RALEIGH N.C. -- Democrats on Saturday selected the remainder of the party’s 158-member delegation to September’s Democratic National Convention in Charlotte. And they did it with an emphasis on diversity.
Among those picked Saturday: Janice Covington of Charlotte, the first openly transgender person to serve as a Democratic delegate from the state.“It’s important to my community – to the whole LGBT (lesbian, gay, bisexual and transgender) community” – to be a part of the convention, Covington, 64, said. “We’ve always been left off the bus. Transgenders have always been the redheaded stepchildren.”
Ninety-three N.C. delegates were chosen at district-wide conventions in May. They’ll be among 6,000 delegates at the convention in Charlotte, including alternates.
The delegation also emphasizes youth, party officials said.
“As soon as we knew that the convention was going to be in Charlotte, we really, really wanted to give young people an opportunity to be involved,” said Sam Spencer, 27, president of the state Young Democrats. “The people in leadership wanted this to be the most youth-friendly convention in Democratic history.”
In 2008, the youth delegate goal was for four, Spencer said. The young Democrats had a goal of 19 delegates for this year’s convention, but even before Saturday’s convention, there were 20 regular and two superdelegates representing the youth vote.
“The purpose for all of this is that we have a North Carolina delegation that reflects the diverse coalition that elected and will re-elect President Obama,” Spencer said. “We’ve made great strides in North Carolina to make that a reality.”
At 18, Vibhav Kollu of Concord is among the youngest N.C. delegates.
After taking a civics and economics class his sophomore year at Cox Mill High School, Kollu became active in politics – starting a Democratic club in school before moving on to becoming president of the N.C. Teen Democrats and being elected national political director for the High School Democrats of America.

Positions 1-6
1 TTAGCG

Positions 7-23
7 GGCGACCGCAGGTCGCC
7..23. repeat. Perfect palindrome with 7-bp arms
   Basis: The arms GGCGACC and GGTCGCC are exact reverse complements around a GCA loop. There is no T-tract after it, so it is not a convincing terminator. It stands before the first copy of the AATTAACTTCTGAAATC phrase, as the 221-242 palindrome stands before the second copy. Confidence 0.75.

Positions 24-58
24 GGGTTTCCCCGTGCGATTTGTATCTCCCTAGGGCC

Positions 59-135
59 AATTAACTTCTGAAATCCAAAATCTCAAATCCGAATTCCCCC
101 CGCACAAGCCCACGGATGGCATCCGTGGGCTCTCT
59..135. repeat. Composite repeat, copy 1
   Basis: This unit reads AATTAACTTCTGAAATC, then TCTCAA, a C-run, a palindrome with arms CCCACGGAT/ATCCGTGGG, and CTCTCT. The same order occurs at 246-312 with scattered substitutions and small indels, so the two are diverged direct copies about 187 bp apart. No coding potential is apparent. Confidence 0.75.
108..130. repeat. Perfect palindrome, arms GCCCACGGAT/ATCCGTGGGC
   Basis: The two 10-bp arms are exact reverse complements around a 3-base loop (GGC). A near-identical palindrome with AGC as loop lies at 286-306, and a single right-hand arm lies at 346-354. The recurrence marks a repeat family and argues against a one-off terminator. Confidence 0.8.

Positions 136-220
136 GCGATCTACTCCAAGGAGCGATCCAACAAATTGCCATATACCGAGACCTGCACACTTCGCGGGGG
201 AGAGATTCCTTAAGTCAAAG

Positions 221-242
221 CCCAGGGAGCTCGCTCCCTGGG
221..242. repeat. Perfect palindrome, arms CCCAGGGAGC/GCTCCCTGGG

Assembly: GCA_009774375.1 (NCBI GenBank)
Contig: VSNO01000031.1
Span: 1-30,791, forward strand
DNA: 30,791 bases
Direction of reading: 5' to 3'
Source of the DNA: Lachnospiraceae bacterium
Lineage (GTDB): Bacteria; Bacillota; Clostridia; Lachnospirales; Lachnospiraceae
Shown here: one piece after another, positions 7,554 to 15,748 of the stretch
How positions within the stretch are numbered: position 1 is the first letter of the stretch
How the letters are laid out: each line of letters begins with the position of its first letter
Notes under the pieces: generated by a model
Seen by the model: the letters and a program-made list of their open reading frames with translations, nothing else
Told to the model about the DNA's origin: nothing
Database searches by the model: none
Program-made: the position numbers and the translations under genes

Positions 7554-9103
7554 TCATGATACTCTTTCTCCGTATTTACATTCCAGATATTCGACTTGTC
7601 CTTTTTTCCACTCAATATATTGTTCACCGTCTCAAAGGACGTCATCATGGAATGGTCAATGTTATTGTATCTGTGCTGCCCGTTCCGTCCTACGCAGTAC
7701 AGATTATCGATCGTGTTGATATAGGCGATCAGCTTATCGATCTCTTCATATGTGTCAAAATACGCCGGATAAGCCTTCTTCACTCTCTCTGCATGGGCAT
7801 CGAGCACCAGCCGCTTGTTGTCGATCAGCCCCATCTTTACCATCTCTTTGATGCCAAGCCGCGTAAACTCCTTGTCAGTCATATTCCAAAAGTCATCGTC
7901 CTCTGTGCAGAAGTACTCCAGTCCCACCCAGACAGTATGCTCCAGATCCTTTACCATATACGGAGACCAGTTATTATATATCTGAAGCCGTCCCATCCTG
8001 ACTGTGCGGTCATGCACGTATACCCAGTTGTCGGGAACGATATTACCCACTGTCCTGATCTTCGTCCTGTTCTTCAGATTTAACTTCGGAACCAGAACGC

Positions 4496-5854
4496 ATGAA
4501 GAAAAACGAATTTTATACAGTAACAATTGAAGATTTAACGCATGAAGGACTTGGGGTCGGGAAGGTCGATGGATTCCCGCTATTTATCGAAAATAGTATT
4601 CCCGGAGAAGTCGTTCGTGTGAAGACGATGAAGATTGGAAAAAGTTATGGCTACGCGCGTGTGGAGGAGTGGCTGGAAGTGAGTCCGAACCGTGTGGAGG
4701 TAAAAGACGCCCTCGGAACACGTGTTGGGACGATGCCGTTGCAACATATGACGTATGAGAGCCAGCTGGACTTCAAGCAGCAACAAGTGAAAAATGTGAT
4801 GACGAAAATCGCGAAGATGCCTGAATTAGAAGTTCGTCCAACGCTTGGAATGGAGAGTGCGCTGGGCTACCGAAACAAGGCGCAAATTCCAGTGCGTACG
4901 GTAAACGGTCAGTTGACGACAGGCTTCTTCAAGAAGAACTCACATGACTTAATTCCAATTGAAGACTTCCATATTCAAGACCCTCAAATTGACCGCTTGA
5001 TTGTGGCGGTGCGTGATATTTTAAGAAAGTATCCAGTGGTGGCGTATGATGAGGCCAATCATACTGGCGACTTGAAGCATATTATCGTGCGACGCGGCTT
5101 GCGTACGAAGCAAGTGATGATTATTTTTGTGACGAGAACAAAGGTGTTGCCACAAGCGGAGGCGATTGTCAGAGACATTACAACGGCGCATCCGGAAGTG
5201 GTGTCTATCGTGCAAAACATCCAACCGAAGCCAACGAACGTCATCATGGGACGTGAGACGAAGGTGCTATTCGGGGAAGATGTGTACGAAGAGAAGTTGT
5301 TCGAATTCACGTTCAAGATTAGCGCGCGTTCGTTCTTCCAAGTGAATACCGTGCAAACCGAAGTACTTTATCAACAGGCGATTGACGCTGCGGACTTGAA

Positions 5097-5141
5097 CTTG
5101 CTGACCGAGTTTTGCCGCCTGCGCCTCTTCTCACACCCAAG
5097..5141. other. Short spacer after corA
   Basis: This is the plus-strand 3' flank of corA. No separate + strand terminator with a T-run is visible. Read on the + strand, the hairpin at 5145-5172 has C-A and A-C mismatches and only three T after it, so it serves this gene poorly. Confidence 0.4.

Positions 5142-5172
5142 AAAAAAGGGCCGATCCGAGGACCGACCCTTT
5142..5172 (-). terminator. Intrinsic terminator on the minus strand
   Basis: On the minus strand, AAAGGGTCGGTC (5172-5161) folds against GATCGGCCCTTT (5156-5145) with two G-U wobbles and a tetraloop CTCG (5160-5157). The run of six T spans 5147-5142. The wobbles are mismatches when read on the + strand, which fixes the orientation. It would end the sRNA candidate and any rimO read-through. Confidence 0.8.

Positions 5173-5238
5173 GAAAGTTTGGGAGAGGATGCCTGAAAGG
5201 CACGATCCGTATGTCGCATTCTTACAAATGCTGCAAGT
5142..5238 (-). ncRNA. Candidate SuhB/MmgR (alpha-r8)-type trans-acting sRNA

“It’s just amazing to renominate President Obama out of the many millions of Democrats that wanted to go to the convention,” Kollu said Saturday.
Kollu, who was born in India and lived in California and Pennsylvania before moving to North Carolina six years ago, said it was his experiences that made him a self-described liberal. But Kollu became politically active only after taking his civics class in high school.
“I had the mind-set of many teens that politics was ‘blah,’ but my teacher was a really smart, funny person that ignited a passion in me. He would talk about events in a nonpartisan way. He would put out both sides of an argument.”
Many delegates said they’re excited the convention is in Charlotte.
Charlotte’s Olma Echeverri, state chairwoman of the Hispanic-American Democrats, will be a delegate.
“It’s a once-in-a-lifetime opportunity for Charlotte and for North Carolina,” Echeverri said. “We want to make sure (the delegation) is representative of the state’s population and diversity, in particular, inclusive of Hispanics, Pacific Islanders, African Americans, and young people.”
Echeverri’s husband, German DeCastro, 70, served as a delegate at the 2004 Democratic National Convention in Boston. Though not a delegate this year, DeCastro said having this year’s convention in Charlotte has elevated the city’s status on an international scale.
“The convention has put Charlotte in the world spot,” DeCastro said. .
“We had the two best seats in the convention, and we were able to listen to Barack Obama deliver his speech, which actually launched his national political career,” DeCastro said.